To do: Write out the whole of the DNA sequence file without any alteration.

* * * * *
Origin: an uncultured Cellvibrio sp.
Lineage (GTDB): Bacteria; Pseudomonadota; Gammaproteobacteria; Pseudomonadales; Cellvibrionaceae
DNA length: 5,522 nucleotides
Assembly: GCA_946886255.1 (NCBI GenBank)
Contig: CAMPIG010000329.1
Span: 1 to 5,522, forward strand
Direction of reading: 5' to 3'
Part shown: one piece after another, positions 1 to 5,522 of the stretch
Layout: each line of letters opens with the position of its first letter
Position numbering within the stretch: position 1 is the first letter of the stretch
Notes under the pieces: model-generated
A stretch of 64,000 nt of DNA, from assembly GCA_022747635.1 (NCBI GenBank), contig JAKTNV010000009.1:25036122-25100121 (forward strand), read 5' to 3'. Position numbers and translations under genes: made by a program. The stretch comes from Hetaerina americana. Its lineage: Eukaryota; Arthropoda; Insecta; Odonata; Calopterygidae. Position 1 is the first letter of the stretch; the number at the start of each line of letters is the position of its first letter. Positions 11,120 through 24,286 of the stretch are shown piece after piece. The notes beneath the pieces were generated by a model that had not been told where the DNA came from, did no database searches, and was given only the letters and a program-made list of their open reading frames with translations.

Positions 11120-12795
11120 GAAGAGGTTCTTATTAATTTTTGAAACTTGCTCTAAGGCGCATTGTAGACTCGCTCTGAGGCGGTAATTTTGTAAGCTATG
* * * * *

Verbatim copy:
Origin: an uncultured Cellvibrio sp.
Lineage (GTDB): Bacteria; Pseudomonadota; Gammaproteobacteria; Pseudomonadales; Cellvibrionaceae
DNA length: 5,522 nucleotides
Assembly: GCA_946886255.1 (NCBI GenBank)
Contig: CAMPIG010000329.1
Span: 1 to 5,522, forward strand
Direction of reading: 5' to 3'
Part shown: one piece after another, positions 1 to 5,522 of the stretch
Layout: each line of letters opens with the position of its first letter
Position numbering within the stretch: position 1 is the first letter of the stretch
Notes under the pieces: model-generated
A stretch of 64,000 nt of DNA, from assembly GCA_022747635.1 (NCBI GenBank), contig JAKTNV010000009.1:25036122-25100121 (forward strand), read 5' to 3'. Position numbers and translations under genes: made by a program. The stretch comes from Hetaerina americana. Its lineage: Eukaryota; Arthropoda; Insecta; Odonata; Calopterygidae. Position 1 is the first letter of the stretch; the number at the start of each line of letters is the position of its first letter. Positions 11,120 through 24,286 of the stretch are shown piece after piece. The notes beneath the pieces were generated by a model that had not been told where the DNA came from, did no database searches, and was given only the letters and a program-made list of their open reading frames with translations.

Positions 11120-12795
11120 GAAGAGGTTCTTATTAATTTTTGAAACTTGCTCTAAGGCGCATTGTAGACTCGCTCTGAGGCGGTAATTTTGTAAGCTATG